42

resultat(er)

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Directive on security of network and information systems (NIS Directive)

10-11-2020

Directive on security of network and information systems across the Union (Directive (EU) 2016/1148, NIS Directive) is the first horizontal EU cybersecurity legal act, which will be reviewed in 2020 with the aim to increase cybersecurity in the EU. The NIS Directive entered into force in August 2016 and Members States transposed it into national laws by 9 May 2018. The NIS Directive was designed to improve Member States' cybersecurity capabilities; the cooperation between Member States; and Member ...

Directive on security of network and information systems across the Union (Directive (EU) 2016/1148, NIS Directive) is the first horizontal EU cybersecurity legal act, which will be reviewed in 2020 with the aim to increase cybersecurity in the EU. The NIS Directive entered into force in August 2016 and Members States transposed it into national laws by 9 May 2018. The NIS Directive was designed to improve Member States' cybersecurity capabilities; the cooperation between Member States; and Member States' supervision of critical sectors. The Directive established a culture of risk management and incident reporting among key economic actors - operators providing essential services (OES) and Digital Service Providers (DSPs). The Directive also set out cooperation mechanisms, such as the NIS Cooperation Group and the network of national computer security incident response teams (CSIRTs).

Public hearing with Andrea Enria, Chair of the ECB Supervisory Board

26-10-2020

This note is prepared in view of a regular public hearing with the Chair of the Supervisory Board of the European Central Bank (ECB), Andrea Enria, which will take place on 27 October 2020. The briefing addresses (i) recent supervisory measures in response to the COVID-19 crisis, including an overview of the ECB’s COVID-19 vulnerability analysis and a discussion on the effectiveness of certain capital relief measures; (ii) the SSM’s response to the European Parliament’s 2019 Banking Union Report ...

This note is prepared in view of a regular public hearing with the Chair of the Supervisory Board of the European Central Bank (ECB), Andrea Enria, which will take place on 27 October 2020. The briefing addresses (i) recent supervisory measures in response to the COVID-19 crisis, including an overview of the ECB’s COVID-19 vulnerability analysis and a discussion on the effectiveness of certain capital relief measures; (ii) the SSM’s response to the European Parliament’s 2019 Banking Union Report; (iii) short-term risks for the banking sector (low profitability, NPLs and Brexit); (iv) longer-term challenges, including consolidation in the banking sector and completing the Banking Union; and (v) supervisory issues, namely anti-money laundering and addressing cyber and IT risks.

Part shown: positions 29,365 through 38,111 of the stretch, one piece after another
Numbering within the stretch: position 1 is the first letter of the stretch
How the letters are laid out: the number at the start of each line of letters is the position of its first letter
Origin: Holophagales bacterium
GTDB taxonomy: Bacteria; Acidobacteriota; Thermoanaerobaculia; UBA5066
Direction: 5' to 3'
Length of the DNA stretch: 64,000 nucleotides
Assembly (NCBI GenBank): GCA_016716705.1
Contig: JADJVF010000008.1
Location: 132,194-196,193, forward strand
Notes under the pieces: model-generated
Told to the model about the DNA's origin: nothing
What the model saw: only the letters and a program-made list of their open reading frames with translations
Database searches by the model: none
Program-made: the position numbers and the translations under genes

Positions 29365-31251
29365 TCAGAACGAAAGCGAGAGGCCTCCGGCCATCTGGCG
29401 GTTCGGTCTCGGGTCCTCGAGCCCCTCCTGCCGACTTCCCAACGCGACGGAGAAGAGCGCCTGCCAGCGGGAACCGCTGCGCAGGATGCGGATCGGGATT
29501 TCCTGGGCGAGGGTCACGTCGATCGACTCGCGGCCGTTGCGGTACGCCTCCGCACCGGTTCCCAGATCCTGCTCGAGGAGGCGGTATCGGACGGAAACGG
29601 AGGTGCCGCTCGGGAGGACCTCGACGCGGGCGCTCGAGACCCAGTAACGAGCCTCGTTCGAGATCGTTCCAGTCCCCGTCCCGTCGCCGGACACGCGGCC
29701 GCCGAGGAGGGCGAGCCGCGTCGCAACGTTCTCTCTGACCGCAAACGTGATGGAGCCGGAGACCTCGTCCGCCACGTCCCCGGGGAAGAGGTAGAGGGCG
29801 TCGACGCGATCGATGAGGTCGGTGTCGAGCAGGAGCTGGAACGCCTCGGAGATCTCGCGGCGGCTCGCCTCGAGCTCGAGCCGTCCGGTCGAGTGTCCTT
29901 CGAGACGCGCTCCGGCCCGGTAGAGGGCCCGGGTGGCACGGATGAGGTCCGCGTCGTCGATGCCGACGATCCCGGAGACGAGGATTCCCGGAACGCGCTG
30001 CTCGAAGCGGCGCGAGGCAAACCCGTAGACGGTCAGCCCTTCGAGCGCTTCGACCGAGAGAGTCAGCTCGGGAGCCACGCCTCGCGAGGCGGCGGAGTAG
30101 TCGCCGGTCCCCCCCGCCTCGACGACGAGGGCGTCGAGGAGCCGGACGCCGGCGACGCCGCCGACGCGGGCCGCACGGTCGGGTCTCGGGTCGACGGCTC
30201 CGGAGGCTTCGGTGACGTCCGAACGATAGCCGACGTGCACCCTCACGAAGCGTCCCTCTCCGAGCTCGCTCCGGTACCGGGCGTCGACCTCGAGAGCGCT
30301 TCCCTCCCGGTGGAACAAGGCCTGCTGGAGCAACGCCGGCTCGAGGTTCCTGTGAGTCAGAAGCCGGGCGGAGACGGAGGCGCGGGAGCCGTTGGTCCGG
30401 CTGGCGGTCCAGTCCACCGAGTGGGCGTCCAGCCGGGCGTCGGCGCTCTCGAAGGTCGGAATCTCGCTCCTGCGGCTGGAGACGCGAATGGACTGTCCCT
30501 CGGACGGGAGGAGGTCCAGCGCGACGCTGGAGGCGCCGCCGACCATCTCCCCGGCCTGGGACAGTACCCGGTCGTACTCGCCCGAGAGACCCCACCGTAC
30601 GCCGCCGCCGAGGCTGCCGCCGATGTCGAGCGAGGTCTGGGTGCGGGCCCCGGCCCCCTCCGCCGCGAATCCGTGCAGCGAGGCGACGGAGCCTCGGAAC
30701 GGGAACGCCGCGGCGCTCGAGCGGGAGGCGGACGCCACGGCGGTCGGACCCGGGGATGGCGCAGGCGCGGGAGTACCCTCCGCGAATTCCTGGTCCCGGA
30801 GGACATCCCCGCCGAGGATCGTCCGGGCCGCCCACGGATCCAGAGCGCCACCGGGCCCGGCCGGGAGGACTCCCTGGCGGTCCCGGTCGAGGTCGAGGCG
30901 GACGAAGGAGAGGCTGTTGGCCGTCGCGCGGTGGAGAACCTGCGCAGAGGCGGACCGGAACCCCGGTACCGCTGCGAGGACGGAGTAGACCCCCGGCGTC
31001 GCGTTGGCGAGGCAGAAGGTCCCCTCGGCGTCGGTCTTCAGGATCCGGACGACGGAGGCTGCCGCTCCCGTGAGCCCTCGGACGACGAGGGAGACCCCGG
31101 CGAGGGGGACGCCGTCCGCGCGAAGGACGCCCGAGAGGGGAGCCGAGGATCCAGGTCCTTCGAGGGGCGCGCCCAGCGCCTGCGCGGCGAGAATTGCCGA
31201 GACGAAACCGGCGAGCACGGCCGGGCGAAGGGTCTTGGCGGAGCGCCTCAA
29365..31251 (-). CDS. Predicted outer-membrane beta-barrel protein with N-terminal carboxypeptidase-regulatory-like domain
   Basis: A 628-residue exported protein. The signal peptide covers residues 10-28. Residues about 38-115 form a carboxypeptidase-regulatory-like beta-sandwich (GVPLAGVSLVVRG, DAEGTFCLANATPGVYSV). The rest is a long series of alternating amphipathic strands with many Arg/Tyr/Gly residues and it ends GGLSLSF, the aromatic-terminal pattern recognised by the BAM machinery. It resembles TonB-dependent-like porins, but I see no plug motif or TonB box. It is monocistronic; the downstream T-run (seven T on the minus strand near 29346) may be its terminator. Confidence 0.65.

Regulating digital finance

30-09-2020

The use of new technologies to enable and enhance the activities of the financial sector has the potential to provide significant benefits, including efficiency gains, cost reductions, improved data management and transparency. At the same time, it entails risks in fields such as financial stability, financial crime and consumer protection. These risks may further increase due to the fragmented regulatory landscape in the EU, and uneven global developments in regulating the sector. There is therefore ...

The use of new technologies to enable and enhance the activities of the financial sector has the potential to provide significant benefits, including efficiency gains, cost reductions, improved data management and transparency. At the same time, it entails risks in fields such as financial stability, financial crime and consumer protection. These risks may further increase due to the fragmented regulatory landscape in the EU, and uneven global developments in regulating the sector. There is therefore a need for the EU to create a comprehensive and stable regulatory framework in this area. Parliament is expected to debate a legislative-initiative report with recommendations to the European Commission to act in this area during its October I plenary session.

EU cyber sanctions: Moving beyond words

25-09-2020

The EU recognises that cybersecurity and cyber-defence are critical for its prosperity, security and global ambitions. Offensive cyber-attacks by malicious actors show no sign of slowing down (not even during the coronavirus pandemic) and thus require concrete dissuasive measures. In July 2020, the EU Member States decided for the first time to use the 'teeth' rooted in the EU cyber-diplomacy framework and to 'bite cyber perpetrators back' by placing sanctions on them. This precedent has helped reinforce ...

The EU recognises that cybersecurity and cyber-defence are critical for its prosperity, security and global ambitions. Offensive cyber-attacks by malicious actors show no sign of slowing down (not even during the coronavirus pandemic) and thus require concrete dissuasive measures. In July 2020, the EU Member States decided for the first time to use the 'teeth' rooted in the EU cyber-diplomacy framework and to 'bite cyber perpetrators back' by placing sanctions on them. This precedent has helped reinforce the EU's cyber policy action.